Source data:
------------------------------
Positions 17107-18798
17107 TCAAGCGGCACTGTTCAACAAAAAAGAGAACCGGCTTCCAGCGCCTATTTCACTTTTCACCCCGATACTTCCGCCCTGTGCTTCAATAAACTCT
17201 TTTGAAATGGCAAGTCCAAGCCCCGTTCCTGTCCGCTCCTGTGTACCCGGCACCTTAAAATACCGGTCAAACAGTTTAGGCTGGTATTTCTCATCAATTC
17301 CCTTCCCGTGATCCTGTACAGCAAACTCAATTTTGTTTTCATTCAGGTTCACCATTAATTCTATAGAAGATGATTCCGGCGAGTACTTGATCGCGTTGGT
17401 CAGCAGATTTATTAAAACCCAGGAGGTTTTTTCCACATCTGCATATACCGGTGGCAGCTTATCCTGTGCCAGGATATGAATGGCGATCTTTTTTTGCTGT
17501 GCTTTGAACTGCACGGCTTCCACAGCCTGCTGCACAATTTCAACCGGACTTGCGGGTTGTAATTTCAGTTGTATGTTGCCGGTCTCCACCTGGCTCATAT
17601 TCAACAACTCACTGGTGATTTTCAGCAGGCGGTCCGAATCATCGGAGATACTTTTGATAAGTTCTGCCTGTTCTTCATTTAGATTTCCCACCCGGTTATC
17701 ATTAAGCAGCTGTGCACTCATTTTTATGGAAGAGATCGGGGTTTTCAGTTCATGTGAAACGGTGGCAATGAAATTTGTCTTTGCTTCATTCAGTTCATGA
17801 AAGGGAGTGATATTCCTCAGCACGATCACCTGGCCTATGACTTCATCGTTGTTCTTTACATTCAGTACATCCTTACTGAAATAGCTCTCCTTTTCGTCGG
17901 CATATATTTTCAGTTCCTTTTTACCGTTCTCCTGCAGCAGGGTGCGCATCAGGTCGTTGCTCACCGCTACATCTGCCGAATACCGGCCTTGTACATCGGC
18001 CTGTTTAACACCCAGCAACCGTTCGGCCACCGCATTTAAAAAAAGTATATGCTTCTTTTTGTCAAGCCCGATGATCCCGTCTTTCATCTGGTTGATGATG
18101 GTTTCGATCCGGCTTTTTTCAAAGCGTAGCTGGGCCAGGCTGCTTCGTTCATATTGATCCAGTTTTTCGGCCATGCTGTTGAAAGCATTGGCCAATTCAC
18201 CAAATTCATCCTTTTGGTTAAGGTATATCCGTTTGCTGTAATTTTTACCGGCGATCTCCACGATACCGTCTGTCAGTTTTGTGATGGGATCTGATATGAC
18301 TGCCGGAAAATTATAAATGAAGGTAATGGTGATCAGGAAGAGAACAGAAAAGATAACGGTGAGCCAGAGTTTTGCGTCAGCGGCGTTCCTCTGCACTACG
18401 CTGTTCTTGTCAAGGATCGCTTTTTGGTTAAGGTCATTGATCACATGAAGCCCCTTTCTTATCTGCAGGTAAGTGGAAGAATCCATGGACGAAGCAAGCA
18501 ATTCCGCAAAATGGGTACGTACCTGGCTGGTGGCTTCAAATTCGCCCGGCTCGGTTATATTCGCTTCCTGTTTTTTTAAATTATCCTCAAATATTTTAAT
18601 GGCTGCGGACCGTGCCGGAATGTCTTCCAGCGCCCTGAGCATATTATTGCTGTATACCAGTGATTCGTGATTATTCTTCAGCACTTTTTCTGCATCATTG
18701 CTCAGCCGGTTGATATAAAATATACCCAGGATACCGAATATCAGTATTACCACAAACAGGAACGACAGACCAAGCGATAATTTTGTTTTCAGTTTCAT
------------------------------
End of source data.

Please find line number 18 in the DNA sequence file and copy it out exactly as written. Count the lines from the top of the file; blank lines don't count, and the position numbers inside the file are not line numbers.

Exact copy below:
18701 CTCAGCCGGTTGATATAAAATATACCCAGGATACCGAATATCAGTATTACCACAAACAGGAACGACAGACCAAGCGATAATTTTGTTTTCAGTTTCAT